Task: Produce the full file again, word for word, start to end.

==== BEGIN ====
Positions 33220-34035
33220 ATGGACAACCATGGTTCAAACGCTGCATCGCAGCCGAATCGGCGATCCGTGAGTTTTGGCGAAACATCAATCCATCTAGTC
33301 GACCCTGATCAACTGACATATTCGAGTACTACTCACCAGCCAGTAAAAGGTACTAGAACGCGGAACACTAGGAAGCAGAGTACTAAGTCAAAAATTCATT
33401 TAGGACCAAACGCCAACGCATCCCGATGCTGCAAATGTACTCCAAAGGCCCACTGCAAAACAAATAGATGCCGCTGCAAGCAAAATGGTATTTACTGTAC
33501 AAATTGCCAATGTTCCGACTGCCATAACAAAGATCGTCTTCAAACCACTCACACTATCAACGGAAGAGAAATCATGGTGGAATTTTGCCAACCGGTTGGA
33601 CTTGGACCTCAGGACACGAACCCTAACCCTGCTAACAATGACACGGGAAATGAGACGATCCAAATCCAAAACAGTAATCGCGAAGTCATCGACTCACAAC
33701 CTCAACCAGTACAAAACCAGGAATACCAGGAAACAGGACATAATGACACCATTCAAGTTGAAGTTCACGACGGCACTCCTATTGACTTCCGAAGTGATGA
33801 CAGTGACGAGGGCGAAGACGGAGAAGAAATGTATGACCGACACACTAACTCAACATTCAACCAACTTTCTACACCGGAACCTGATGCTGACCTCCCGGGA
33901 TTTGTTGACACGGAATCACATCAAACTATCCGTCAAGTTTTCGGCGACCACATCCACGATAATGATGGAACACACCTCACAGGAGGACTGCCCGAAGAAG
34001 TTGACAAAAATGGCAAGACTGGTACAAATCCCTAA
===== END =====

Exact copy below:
Positions 33220-34035
33220 ATGGACAACCATGGTTCAAACGCTGCATCGCAGCCGAATCGGCGATCCGTGAGTTTTGGCGAAACATCAATCCATCTAGTC
33301 GACCCTGATCAACTGACATATTCGAGTACTACTCACCAGCCAGTAAAAGGTACTAGAACGCGGAACACTAGGAAGCAGAGTACTAAGTCAAAAATTCATT
33401 TAGGACCAAACGCCAACGCATCCCGATGCTGCAAATGTACTCCAAAGGCCCACTGCAAAACAAATAGATGCCGCTGCAAGCAAAATGGTATTTACTGTAC
33501 AAATTGCCAATGTTCCGACTGCCATAACAAAGATCGTCTTCAAACCACTCACACTATCAACGGAAGAGAAATCATGGTGGAATTTTGCCAACCGGTTGGA
33601 CTTGGACCTCAGGACACGAACCCTAACCCTGCTAACAATGACACGGGAAATGAGACGATCCAAATCCAAAACAGTAATCGCGAAGTCATCGACTCACAAC
33701 CTCAACCAGTACAAAACCAGGAATACCAGGAAACAGGACATAATGACACCATTCAAGTTGAAGTTCACGACGGCACTCCTATTGACTTCCGAAGTGATGA
33801 CAGTGACGAGGGCGAAGACGGAGAAGAAATGTATGACCGACACACTAACTCAACATTCAACCAACTTTCTACACCGGAACCTGATGCTGACCTCCCGGGA
33901 TTTGTTGACACGGAATCACATCAAACTATCCGTCAAGTTTTCGGCGACCACATCCACGATAATGATGGAACACACCTCACAGGAGGACTGCCCGAAGAAG
34001 TTGACAAAAATGGCAAGACTGGTACAAATCCCTAA